The Federal Aviation Administration has threatened to withhold funding for future projects at Houlton International Airport if the town does not honor the deed terms for a building at the airport.
The FAA warned the town in December of the potential penalties because it allowed the building, on less than an acre and owned by a local businessman, to be leased for non-aviation use. A letter from the FAA and other documents were obtained by the Bangor Daily News under a Freedom of Access Act request. An FAA spokesperson said the town has not responded to the letter, but has until Feb. 1 to do so.
At risk is potentially millions of dollars in federal funding for the small airport, located on more than 1,000 acres of land that the federal government deeded to the town in 1947. The airport relies on federal money for maintenance and improvements. It received $14.7 million in federal funding from 1983 to 2020, including $4.4 million last September to reconfigure a taxiway, said Gail Latrell, the FAA’s regional director.
The airport, used for general aviation and with no commercial flights, laid out ambitious growth plans in its master plan in May 2019, including for four nested hangers which, with pavement and automobile parking, would cost at least $5.3 million. It is unclear whether the airport would lose all federal grant support if the dispute continues, but the FAA said the airport gets $150,000 annually in federal funds that might be at risk.
Under the deed, the town must honor federal laws that include prohibitions on non-aviation use and require prior approval of leases by the FAA, Lattrell said. Houlton’s airport and eight others in Maine fall under a 1944 law governing the conversion of surplus military airports to civilian ones after World War II. Each has its own lease and set of conditions.
Houlton Town Manager Marian Anderson said the town takes its responsibilities seriously, but “has an obligation to be fair, thorough and professional to all parties involved.” She said the FAA letter is under review.
“The period to respond to the FAA is driven by facts and they are not all in yet,” she said. “We will not be taking any action until they are.”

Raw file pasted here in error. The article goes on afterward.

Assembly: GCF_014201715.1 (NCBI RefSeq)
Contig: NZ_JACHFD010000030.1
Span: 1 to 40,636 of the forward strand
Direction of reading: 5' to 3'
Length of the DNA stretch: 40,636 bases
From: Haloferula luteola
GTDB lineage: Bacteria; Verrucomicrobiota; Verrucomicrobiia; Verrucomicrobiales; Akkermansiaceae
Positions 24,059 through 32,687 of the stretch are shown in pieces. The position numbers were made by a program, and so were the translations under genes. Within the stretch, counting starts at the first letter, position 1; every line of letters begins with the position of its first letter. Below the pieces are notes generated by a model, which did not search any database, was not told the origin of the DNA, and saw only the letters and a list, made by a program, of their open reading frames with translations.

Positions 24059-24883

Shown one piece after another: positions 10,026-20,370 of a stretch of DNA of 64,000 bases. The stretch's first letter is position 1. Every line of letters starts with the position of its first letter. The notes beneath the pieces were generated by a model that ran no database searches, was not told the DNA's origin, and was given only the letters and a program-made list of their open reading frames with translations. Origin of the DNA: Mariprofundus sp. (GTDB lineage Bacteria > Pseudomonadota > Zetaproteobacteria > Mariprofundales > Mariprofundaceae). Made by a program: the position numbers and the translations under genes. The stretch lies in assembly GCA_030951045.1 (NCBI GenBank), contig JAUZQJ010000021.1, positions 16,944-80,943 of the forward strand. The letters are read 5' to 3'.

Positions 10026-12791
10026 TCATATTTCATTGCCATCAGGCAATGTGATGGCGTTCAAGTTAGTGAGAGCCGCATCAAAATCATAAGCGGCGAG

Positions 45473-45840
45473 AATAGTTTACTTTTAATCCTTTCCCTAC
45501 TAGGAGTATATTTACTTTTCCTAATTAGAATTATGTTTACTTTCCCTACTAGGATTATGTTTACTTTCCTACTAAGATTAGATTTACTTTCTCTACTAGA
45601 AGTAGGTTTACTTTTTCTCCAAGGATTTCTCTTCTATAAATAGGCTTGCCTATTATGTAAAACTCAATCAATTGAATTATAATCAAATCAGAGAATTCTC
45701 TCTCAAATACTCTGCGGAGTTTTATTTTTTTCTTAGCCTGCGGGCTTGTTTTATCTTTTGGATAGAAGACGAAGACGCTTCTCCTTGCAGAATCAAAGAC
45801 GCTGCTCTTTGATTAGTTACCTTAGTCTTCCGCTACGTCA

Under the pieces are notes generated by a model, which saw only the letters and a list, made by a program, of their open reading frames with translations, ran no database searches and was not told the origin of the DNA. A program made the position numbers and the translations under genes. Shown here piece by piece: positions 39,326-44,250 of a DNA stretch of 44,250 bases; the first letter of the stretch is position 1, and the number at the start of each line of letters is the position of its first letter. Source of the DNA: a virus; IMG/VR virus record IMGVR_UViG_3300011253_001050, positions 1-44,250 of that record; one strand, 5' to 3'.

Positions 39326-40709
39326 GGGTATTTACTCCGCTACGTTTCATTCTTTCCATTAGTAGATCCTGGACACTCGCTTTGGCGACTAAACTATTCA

The alleged infraction arose after Beals Aircraft Service of Houlton won an award in September to lease the building to the federal General Services Administration for office space and storage with nearby parking. Company owner Terrance Beals also owns the building at 19 Industrial Drive.
Lattrell wrote that the lease was “a clear violation” of deed restrictions and said the FAA intends to hold the town in “apparent noncompliance” until the situation is corrected.
Brown Development, a Houlton contracting firm that competed for the federal lease, challenged the award, citing the non-aviation use. The General Services Administration is now “reevaluating the award decision,” according to Lattrell.
“Our only goal is a fair bid process,” said Sara Moppin, a Portland-based lawyer representing Jim Brown, the owner of Brown Development. “That means a process where the General Services Administration and the town respect the law and don’t try to lease property where its use would be illegal.”
Moppin said the administration has not responded to her questions about the status of the award, when it would be reevaluated and confirmation that the lease between the federal agency and Beals has been terminated. A General Services Administration lawyer involved in the matter did not return a request for comment.
Jonathan Hunter, a Bangor-based lawyer representing Beals, said the deed restriction “goes well beyond” FAA policies on the sale of airport property. He said the FAA routinely allows such property to be used for non-aviation purposes and has previously approved sales of Houlton airport property to private businesses for those types of uses.
“The hangar in question is not located on airport property, but rather on private property of Mr. Beals, and was built at his own expense,” Hunter said.
This is not the first time the town has been accused by the FAA of not complying with its requirements. In 1990, the town deeded the property to Beals without notifying the FAA or getting its approval. In 1991, the town asked the FAA to approve the sale of the property, but the FAA denied the request and told it to buy the property back.
In 2006, the FAA found that the town had not yet done so. In a complex twist of events, the town had Beals deed the property back to it in 2010. The FAA then allowed the town to deed the property while keeping several restrictions in place, including the aviation-only use. The town in turn deeded the property back to Beals with those restrictions.
The General Services Administration issued its request for a proposal in January 2020 for warehouse and storage space for up to 15 years. In March, Houlton’s town manager sent a notice to Terrance Beals and the administration saying the town would not consider a lease between them to violate a restriction and that the town would not take any enforcement actions against them. When that notice was later questioned, the town’s lawyer said the town “could not and did not waive” FAA restrictions.
Brown Development protested the award with the Government Accountability Office in October and the company’s lawyer notified the FAA of the objection in mid-November. Several days later, the FAA notified the town, Beals, Brown and the federal agency that it would continue to enforce deed restrictions. In December, the FAA denied a request by Beals’ lawyer for a release or temporary waiver of the restriction.
As of early December, the federal agency was reevaluating the award decision. Moppin said a General Services Administration lawyer emailed her on Jan. 15 saying the federal agency hopes to conclude its evaluation “in the near future.”